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The signature AIR tune

By: Kamal Baruah

 

We may be familiar with the tune, but few of us know that was created by a Czech Jewish refugee fleeing the Nazis in Europe!

When Modi made his official visit to Israel during his first stint as the Prime Minister, he triggered a lot of buzz across India. India’s older generation had much to be nostalgic about the Jewish connection since ages … for several decades we had woken up by that signature AIR tune that was very much Jewish.

 

I was gripped with sudden surge of emotion as I heard that outdated but familiar jingle. Many of us would remember that two-minute tune – the AIR’s Signature start-up – that came out from the other room. Initially, I thought it was the opening of Transmission III of Akasvani Guwahati in the evening. When I saw, it was the violin that played the AIR tune by classically trained violinist from BHU, Mr Dwipendra Sarma, my daughter’s music tutor. He put on some soothing music from a fiddle that sounded impressive. I was convinced that day that musicians lived their music.

Violin is one of the best instruments to play, but requires lot of hard work and patience. We’ve certainly seen violinist at their best in concerts, TV, youtube and movies – they do steal away hearts. Violinists have the power to instil strong emotions of romance or sadness, and can also put people to sleep. So soothing is the music.

It requires rigorous practice to master the notations, rhythms and bowings. The term resonance in music is related to Physics. Albert Einstein was a dedicated violinist since his early age and he attributes that the most inspirational moments in his life came from playing classical on his violin. Coincidently the Nobel Prize Concert features only internationally-renowned violinists when honouring the Nobel Laureates.

Learning to play any musical instrument requires coordination between hands and with visual or auditory stimuli. Violin lessons aren’t a waste of time after all. Learning an instrument between the ages of six and eight makes children grow up smarter and enhance motor skills development producing long term changes to the brain. The Jewish people have known the intellectual benefits of music since the Old Testament ages. And Lord Yehudi Menuhin, was the greatest violinists of the 20th century.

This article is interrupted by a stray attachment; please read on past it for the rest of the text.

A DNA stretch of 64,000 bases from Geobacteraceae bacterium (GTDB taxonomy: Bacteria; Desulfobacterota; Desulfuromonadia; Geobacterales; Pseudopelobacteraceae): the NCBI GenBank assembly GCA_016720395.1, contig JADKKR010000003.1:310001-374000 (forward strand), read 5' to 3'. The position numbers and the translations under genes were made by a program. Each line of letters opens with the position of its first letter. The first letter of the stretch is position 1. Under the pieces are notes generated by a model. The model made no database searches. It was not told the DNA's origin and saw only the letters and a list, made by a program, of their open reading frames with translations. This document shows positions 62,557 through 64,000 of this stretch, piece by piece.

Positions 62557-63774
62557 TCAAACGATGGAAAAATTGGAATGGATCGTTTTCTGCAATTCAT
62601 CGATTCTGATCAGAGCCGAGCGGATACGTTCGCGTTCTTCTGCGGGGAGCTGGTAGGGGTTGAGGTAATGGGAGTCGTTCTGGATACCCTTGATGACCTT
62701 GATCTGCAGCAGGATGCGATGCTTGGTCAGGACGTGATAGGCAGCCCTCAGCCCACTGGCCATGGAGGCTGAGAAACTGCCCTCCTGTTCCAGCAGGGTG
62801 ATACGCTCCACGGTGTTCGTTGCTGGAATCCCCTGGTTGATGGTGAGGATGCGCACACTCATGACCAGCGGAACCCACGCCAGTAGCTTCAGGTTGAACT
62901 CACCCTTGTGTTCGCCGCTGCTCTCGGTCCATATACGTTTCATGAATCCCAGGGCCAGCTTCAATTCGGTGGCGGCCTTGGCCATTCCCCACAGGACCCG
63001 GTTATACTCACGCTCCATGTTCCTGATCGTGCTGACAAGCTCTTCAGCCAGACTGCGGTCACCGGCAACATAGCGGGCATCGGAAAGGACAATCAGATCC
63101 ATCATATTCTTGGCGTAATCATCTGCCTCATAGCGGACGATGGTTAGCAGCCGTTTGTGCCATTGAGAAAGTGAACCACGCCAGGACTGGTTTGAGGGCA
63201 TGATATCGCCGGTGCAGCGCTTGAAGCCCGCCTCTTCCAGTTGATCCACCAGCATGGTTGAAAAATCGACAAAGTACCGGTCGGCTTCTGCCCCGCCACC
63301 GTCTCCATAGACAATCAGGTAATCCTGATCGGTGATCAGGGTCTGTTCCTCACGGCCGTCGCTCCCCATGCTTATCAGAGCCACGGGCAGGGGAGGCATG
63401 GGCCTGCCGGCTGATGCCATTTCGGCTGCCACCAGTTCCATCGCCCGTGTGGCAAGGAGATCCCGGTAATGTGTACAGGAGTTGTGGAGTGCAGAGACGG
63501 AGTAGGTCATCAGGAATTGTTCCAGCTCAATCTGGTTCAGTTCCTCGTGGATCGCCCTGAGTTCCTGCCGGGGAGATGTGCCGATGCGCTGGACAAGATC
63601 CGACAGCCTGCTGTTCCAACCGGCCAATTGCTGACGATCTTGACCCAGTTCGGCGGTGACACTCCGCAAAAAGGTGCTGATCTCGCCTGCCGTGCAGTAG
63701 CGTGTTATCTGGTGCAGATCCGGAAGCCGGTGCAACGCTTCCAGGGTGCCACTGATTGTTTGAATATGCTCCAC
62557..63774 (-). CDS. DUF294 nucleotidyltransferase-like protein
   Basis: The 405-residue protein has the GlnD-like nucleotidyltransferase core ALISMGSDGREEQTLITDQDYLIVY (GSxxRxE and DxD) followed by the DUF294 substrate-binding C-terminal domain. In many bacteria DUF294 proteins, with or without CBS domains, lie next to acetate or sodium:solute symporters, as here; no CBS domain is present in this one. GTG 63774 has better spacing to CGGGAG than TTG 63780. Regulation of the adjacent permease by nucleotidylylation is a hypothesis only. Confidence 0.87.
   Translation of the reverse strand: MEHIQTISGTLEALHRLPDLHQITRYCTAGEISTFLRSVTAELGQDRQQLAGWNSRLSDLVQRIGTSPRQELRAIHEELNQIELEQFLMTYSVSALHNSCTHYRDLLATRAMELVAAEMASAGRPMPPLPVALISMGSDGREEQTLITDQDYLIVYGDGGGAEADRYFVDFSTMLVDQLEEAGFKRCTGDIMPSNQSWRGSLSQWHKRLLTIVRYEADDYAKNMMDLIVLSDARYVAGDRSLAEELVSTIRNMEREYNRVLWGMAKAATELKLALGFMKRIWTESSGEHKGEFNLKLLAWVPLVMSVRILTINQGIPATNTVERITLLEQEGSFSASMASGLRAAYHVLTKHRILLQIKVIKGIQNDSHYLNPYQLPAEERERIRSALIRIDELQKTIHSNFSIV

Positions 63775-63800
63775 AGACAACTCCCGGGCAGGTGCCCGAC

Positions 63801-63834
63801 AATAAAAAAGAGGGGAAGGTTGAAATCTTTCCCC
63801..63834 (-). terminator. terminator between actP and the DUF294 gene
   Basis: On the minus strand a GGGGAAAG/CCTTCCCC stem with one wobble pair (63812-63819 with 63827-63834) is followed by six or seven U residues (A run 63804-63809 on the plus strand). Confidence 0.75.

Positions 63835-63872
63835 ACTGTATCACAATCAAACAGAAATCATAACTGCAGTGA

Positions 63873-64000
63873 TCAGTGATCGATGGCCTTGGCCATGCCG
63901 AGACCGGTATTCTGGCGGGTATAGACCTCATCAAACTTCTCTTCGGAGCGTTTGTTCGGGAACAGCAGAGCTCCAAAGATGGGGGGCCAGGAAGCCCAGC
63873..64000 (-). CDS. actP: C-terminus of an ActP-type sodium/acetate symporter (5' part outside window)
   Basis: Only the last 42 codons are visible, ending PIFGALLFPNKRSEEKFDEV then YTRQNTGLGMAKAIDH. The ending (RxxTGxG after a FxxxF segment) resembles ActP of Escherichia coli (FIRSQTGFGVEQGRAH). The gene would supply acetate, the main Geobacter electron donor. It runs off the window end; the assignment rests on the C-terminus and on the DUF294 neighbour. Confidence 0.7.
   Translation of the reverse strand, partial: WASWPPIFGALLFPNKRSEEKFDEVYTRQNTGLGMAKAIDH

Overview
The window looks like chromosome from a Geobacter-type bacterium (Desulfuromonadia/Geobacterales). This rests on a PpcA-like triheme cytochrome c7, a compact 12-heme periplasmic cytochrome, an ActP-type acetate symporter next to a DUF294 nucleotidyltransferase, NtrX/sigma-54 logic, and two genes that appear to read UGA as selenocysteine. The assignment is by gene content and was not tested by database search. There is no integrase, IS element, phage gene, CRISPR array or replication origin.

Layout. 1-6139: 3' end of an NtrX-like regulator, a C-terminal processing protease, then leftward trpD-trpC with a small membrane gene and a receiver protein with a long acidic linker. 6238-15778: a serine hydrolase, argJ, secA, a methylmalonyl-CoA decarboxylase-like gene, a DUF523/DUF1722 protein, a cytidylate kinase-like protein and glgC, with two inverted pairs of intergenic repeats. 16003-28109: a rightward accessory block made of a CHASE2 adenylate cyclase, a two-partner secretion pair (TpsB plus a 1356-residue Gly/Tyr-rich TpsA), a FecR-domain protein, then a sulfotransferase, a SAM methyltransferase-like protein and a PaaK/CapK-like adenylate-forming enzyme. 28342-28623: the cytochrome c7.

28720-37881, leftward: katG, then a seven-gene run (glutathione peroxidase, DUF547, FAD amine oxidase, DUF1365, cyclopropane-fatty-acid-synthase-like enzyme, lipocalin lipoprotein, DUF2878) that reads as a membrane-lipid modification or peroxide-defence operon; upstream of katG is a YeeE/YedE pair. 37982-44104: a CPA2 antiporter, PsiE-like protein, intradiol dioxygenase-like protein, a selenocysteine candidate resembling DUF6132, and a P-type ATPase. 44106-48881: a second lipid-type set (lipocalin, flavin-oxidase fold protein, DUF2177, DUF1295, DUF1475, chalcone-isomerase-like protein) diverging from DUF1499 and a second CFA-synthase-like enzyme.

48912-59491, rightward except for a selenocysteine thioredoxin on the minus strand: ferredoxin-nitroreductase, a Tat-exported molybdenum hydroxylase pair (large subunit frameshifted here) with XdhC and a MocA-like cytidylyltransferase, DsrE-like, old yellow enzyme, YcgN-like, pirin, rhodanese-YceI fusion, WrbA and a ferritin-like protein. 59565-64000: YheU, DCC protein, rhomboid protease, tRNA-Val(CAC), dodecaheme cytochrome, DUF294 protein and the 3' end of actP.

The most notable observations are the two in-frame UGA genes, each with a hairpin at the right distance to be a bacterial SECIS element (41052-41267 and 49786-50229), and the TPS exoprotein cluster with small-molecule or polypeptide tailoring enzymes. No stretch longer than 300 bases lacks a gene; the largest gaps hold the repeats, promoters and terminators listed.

Music knows no boundaries and is truly a universal language. Surprisingly, India’s most recognized tune wasn’t composed by an Indian. It is Hitler’s genocide that gave us our favourite AIR’s iconic tune. Walter Kaufmann was one of the many Jewish refugees in exile. The Jewish man was a forgotten genius, who left Prague in 1934. He found a new home in India during Nazi’s infamous Holocaust. Kaufmann arrived in Bombay as a Jewish refugee and started his music career in India. He lived for twelve years in Bombay and worked for All India Radio. While Pandit Ravi Shankar went to the West to conquer the musical journey, Mr Kaufmann’s western technique encountered with Indian music. He was also influenced by Asian music from China and Tibet while being the director of music at AIR.

He was a composer, conductor and educator, who did PhD in musicology at the German University in Prague and composed music with heart and intellect. The Czech man Kaufmann had composed the AIR tune based on raga Shivaranjini in 1936. Mehli Mehta the father of the composer Zubin Mehta is also believed to be the violinist of the AIR tune. Violin, viola, cello, and tempura were used to make that famous tune. Beside that famous jingle to AIR’s legacy, he was involved with various radio dramas and operas. Surprisingly AIR has not given any official recognition to Kaufmann for his iconic work.

Radio’s monopoly in mass communication ended with the advent of TV, internet and print media. However, with the launch of its high quality digital stereo FM station, Delhi’s Vividh Bharati, AIR was able to assert its presence and position. Interestingly, AIR earned crores of rupees from selling ad slots at a premium rates before and after PM Modi’s ‘Mann Ki Baat’. Lord Irwin, the Viceroy of India inaugurated the services of the Indian Broadcast Company (IBC) on July 23, 1927.  But it originally started broadcasting by the Radio Club of Bombay in Jun 1923. The IBC later became All India Radio in June 8, 1936 that employed European musicologists John Fouldes and Walter Kaufmann for Delhi and Bombay respectively to oversee Western music. India finally adopted the name Akash Vani in 1958.

Kaufmann’s immortal work marked the beginning of a typical Indian day before the TV and the Internet took over. Even today his iconic tune makes each and every Indian nostalgic. Those were the days; the radio was a constant companion. Vividh Bharati Service proved its success connecting Indian soldiers posted on remote border areas. Radio still has an impact on the communications gear despite the availability of digital platform.

Mr Kaufmann is an inventive and gifted musician as once recommended by Albert Einstein. In 1946, Walter left India for England as a Guest Conductor at the BBC. He was the Musical Director of the Winnipeg Symphony Orchestra, Winnipeg, Canada during 1948-1957. Then he taught in the School of Music at Indiana University in Bloomington, US till 1977. While it’s been over three decades to Walter Kaufmann’s demise in 1984, he has been immortalised through his AIR Signature Tune that millions of Indians continue to wake up to. AIR is now switching from analog to digital in a phased manner. The listeners can look forward to highly enhanced transmission quality like Digital Radio Mondiale (DRM) in near future. And Mr Walter Kaulfman will always be there to brighten our days.

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